RRM may not reduce the risk of all-cause mortality but can reduce the risk of breast cancer in BRCA carriers by 85 to 100%
NCCN and ACOG recommend that RRM be offered to women who are BRCA mutation carriers to reduce the risk of breast cancer
Shared decision making should include general health and life expectancy
Women at High Risk but Not BRCA Mutation Carriers
According to the National Cancer Institute, other women at high risk for breast cancer, aside from BRCA mutation carriers, who might consider risk reducing mastectomy include (see ‘Primary Sources – Learn More’ below)
Those with a strong family history of breast cancer (such as having a mother, sister, and/or daughter who was diagnosed with bilateral breast cancer or with breast cancer before age 50 years or having multiple family members with breast or ovarian cancer)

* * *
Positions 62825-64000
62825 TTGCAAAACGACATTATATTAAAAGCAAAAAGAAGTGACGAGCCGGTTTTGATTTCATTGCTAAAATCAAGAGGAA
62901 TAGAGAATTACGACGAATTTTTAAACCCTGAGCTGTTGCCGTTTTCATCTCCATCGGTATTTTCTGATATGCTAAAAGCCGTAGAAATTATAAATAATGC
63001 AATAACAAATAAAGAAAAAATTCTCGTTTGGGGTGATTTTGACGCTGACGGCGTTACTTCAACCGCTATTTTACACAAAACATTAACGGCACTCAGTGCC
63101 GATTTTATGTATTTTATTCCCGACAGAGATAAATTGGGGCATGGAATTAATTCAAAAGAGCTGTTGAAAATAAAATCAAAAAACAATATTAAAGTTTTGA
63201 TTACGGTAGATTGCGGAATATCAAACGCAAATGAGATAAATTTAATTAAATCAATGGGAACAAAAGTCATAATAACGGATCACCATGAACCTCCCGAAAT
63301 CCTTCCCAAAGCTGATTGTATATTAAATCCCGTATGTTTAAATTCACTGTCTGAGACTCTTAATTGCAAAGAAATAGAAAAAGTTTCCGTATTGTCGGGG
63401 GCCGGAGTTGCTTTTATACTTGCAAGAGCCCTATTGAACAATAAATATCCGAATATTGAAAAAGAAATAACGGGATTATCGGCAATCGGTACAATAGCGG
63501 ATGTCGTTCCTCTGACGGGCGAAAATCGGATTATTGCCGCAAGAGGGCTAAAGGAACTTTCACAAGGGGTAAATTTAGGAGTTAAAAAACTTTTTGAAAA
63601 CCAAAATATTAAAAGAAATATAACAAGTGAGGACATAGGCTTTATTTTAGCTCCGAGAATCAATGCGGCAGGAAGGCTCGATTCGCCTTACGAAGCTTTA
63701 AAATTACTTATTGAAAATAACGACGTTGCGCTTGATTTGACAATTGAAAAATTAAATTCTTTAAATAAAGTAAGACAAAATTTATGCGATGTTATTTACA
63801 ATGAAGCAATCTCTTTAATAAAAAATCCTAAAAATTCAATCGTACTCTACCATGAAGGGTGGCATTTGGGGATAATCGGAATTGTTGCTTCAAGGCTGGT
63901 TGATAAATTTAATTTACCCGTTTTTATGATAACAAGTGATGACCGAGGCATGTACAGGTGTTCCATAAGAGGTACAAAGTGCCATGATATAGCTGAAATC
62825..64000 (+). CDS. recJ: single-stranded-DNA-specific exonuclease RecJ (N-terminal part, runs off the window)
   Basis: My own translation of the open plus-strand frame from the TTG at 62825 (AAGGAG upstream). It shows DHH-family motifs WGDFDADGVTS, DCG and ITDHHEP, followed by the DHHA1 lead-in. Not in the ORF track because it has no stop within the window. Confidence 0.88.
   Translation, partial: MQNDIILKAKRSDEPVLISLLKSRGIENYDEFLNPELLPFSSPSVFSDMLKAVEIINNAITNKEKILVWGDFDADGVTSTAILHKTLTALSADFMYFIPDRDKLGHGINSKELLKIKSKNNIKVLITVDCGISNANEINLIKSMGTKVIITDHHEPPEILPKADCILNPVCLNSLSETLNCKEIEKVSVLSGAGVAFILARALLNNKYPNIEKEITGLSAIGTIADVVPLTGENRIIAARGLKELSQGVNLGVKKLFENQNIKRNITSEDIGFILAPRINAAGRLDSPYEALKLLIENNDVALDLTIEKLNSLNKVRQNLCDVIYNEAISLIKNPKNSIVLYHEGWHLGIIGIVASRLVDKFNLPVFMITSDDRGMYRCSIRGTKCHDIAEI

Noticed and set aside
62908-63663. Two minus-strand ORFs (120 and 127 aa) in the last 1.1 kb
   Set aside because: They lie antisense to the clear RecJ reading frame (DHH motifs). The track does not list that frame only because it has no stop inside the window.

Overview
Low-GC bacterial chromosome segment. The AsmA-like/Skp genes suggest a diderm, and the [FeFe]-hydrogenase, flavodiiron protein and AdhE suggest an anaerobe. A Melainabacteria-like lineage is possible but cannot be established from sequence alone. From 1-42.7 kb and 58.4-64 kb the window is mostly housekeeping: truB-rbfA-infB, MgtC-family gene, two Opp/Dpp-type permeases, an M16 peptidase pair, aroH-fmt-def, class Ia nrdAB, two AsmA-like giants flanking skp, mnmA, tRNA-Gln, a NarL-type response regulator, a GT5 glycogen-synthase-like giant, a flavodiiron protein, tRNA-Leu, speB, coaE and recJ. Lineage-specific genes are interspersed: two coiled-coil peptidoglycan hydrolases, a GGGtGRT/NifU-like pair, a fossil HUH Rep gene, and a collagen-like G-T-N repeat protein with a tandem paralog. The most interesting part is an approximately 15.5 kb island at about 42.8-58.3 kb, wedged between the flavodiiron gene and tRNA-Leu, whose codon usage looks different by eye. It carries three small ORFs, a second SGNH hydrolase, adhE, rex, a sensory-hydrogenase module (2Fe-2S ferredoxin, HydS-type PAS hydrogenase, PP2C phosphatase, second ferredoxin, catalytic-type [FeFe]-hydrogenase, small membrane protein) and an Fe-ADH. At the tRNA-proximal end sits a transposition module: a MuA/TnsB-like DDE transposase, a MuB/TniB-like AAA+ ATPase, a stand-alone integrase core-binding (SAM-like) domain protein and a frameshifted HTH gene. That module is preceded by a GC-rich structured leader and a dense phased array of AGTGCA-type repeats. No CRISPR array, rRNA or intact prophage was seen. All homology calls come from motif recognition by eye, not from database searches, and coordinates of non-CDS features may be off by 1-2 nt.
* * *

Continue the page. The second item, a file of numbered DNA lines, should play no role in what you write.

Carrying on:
Those with lobular carcinoma in situ (LCIS) plus a family history of breast cancer
Those who have had radiation therapy to the chest (including the breasts) before the age of 30 years
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Disclosure of Unlabeled Use
This educational activity may contain discussion of published and/or investigational uses of agents that are not indicated by the FDA. The planners of this activity do not recommend the use of any agent outside of the labeled indications.
The opinions expressed in the educational activity are those of the faculty and do not necessarily represent the views of the planners. Please refer to the official prescribing information for each product for discussion of approved indications, contraindications, and warnings.
Participants have an implied responsibility to use the newly acquired information to enhance patient outcomes and their own professional development. The information
presented in this activity is not meant to serve as a guideline for patient management. Any procedures, medications, or other courses of diagnosis or treatment discussed or suggested in this activity should not be used by clinicians without evaluation of their patient’s conditions and possible contraindications and/or dangers in use, review of any applicable manufacturer’s product information, and comparison with recommendations of other authorities.